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AEBP1 promotes epithelial-mesenchymal transition of gastric cancer cells by activating the NF-κB pathway and predicts poor outcome of the patients

Scientific Reportsvolume 8, Article number: 11955 (2018) | Download Citation

Abstract

Adipocyte enhancer binding protein 1 (AEBP1) is a transcriptional repressor that plays a critical role in regulating adipogenesis. Recent studies have indicated that AEBP1 might function as a candidate oncogene and is overexpressed in several human malignancies. However, the role of AEBP1 in gastric cancer (GC) remains largely unknown. This study aimed to investigate the expression pattern, prognostic significance and biological function of AEBP1 in human gastric cancer and to explore the underlying mechanism. We found that both the mRNA and protein levels of AEBP1 were significantly increased in human GC tissues. Elevated AEBP1 expression was significantly correlated with poor overall survival in patients with both early-stage (Tumor, Node, Metastases (TNM) TNM I and II) and late-stage (TNM III and IV) GC. Silencing AEBP1 markedly suppressed the proliferation, migration, invasion, metastasis and epithelial-mesenchymal transition of GC cells. Moreover, we demonstrated that knockdown of AEBP1 in GC cells led to inhibition of the NF-κB pathway by hampering the degradation of IκBα. Thus, AEBP1 might be served as a promising prognostic indicator and a potential therapeutic target in human GC.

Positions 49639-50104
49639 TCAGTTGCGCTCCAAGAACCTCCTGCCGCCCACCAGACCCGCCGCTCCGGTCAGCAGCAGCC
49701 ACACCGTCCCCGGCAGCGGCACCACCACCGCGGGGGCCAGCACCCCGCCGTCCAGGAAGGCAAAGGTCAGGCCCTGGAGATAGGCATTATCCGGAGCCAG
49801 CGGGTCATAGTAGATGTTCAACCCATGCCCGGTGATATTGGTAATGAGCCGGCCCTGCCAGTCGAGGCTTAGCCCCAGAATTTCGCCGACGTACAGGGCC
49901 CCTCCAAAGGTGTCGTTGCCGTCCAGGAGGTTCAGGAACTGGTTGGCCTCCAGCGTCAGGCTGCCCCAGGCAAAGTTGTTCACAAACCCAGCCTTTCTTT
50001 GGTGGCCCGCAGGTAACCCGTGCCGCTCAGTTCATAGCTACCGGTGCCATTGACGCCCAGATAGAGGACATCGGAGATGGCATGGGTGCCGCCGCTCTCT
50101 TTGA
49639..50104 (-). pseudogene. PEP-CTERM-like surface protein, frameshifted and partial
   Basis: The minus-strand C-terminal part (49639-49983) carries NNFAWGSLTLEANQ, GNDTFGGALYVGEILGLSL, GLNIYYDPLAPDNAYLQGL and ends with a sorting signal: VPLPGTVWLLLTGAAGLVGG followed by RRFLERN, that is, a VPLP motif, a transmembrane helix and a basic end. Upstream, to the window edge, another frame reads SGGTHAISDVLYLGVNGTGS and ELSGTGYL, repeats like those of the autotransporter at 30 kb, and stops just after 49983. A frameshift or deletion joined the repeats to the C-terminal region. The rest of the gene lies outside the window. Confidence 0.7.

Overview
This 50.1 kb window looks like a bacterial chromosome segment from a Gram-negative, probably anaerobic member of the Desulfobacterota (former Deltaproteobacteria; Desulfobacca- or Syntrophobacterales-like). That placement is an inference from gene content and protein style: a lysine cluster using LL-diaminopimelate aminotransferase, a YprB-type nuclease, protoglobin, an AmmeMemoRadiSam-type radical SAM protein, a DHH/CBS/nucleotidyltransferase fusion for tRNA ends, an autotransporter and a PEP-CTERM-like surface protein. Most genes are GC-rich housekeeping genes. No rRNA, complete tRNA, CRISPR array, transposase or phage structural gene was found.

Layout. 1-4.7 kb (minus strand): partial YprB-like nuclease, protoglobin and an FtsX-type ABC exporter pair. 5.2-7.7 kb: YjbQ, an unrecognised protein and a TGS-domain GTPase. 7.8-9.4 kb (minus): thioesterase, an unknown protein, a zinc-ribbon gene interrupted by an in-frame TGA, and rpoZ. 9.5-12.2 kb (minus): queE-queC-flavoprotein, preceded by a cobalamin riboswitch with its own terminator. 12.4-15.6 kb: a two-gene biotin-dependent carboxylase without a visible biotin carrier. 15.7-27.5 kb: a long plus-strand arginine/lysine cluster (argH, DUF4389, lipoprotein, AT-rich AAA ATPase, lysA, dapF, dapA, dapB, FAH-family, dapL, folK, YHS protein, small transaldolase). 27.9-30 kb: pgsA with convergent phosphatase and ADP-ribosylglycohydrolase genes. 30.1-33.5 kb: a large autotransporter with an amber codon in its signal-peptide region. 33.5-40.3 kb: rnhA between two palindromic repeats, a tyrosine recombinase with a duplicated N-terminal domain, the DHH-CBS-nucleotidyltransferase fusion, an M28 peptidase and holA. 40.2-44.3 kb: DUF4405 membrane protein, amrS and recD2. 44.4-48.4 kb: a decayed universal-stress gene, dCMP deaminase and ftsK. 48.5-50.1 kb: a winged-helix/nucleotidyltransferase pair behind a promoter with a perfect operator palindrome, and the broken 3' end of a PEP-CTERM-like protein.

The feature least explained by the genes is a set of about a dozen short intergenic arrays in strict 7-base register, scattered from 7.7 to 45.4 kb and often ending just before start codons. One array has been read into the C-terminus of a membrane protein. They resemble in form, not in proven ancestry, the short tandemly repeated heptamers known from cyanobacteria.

Introduction

Although the incidence and mortality of gastric cancer (GC) have steadily declined within recent decades in nearly all populations1, GC remains the fourth most commonly diagnosed cancer and the third most common cause of cancer-associated mortality worldwide, particularly in East Asian countries2,3. Currently, despite the progress made in early diagnosis and multimodal treatment strategies that enhanced the survival of patients with GC, the prognosis of patients with advanced-stage GC remains poor, with a five-year survival rate of 20%1,2. Furthermore, the survival outcomes of GC patients with distal metastases are even worse, with a median survival time of one year4. Invasion and metastasis are the key biological characteristics of GC cells, which are responsible for the high mortality rate in patients with GC5. However, the molecular mechanisms underlying GC invasion and metastasis have not been fully elucidated. Therefore, it is imperative to identify novel therapeutic targets and explore the underlying mechanisms regarding GC invasion and metastasis, which would contribute to identifying novel therapeutic approaches and developing effective targeted treatments for patients with GC.